(Bloomberg) -- The yen’s appreciation in recent weeks has already triggered some initial commentary from Japan’s Ministry of Finance, and rattled the stock market on Tuesday. The key observer to watch, however, has been relatively quiet so far -- the Bank of Japan governor.
Haruhiko Kuroda, whom local media report is in line for an historic reappointment as BOJ chief, is a particularly seasoned observer, having run currency policy at the Finance Ministry for more than three years around the turn of the century. And, with somewhat controversial comments at the time, he essentially pegged the low point for the yen in 2015.
The measure Kuroda drew attention to at the time was the exchange rate adjusted for inflation and weighted against the currencies of Japan’s trading partners. He said that there was no real case for further depreciation.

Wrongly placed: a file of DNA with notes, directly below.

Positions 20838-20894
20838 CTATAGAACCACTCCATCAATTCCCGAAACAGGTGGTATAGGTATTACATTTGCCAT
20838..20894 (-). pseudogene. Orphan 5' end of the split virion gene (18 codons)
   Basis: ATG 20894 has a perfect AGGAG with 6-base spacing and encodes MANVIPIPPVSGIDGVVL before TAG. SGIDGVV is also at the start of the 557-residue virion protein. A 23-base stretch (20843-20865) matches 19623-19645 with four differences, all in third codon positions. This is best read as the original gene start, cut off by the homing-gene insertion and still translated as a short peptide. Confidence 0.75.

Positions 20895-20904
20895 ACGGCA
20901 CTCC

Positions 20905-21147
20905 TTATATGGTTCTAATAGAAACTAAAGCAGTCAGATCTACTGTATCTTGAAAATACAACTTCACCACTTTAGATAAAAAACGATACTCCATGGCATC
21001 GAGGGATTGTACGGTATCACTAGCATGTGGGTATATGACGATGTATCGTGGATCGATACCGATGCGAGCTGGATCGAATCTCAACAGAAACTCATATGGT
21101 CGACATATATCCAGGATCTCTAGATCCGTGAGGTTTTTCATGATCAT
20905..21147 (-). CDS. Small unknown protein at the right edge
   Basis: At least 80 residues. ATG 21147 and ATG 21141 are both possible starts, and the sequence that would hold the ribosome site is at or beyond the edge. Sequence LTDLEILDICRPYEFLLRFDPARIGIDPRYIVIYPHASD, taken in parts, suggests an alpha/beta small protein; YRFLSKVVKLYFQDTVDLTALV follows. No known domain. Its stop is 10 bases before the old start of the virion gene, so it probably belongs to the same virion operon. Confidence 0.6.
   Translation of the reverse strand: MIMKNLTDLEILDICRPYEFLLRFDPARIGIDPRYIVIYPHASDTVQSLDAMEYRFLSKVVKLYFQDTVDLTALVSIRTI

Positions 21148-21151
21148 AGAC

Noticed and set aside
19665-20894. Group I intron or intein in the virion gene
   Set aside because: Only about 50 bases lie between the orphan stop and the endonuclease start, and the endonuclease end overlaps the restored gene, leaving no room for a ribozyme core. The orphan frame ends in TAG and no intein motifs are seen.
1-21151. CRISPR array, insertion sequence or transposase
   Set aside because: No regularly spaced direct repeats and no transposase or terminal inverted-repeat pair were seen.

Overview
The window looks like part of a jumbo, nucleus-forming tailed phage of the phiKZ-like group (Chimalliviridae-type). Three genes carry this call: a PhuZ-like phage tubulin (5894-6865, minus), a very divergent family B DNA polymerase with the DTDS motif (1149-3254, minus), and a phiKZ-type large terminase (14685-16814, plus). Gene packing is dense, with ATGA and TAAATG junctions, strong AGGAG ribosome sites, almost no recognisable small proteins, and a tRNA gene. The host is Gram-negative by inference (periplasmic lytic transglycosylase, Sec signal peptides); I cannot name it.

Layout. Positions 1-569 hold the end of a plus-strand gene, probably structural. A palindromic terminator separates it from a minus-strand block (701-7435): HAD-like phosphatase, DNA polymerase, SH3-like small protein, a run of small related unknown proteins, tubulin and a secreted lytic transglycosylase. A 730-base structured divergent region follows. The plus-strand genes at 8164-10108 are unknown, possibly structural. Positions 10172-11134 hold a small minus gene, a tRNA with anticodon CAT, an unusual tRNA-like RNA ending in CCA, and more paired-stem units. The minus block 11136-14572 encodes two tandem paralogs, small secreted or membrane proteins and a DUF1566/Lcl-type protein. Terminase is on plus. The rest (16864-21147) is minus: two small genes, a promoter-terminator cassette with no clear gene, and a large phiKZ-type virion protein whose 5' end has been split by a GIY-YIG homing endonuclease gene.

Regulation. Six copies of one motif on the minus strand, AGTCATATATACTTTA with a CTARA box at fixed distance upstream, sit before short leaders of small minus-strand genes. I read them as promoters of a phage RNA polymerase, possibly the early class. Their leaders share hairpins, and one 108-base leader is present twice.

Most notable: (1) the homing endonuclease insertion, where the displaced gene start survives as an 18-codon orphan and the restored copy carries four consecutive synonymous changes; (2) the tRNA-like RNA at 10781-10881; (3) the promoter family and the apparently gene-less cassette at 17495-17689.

Right now, the so-called real effective exchange rate doesn’t look as strong as the yen looks just against the dollar, suggesting the currency may not yet be a big worry for the governor. While the gauge in the chart above only goes through January, the BOJ’s nominal trade-weighted yen, along with inflation forecasts, indicate February won’t be a game changer. Policy makers have also used the pre-Lehman shock level for the yen as a reference point, and it’s significantly weaker than back then, using Kuroda’s 2015 metric.
Where this all matters is its impact on monetary policy, as some BOJ watchers speculate some fine tuning in the mega-stimulus stance may come as soon as this year.
©2018 Bloomberg L.P.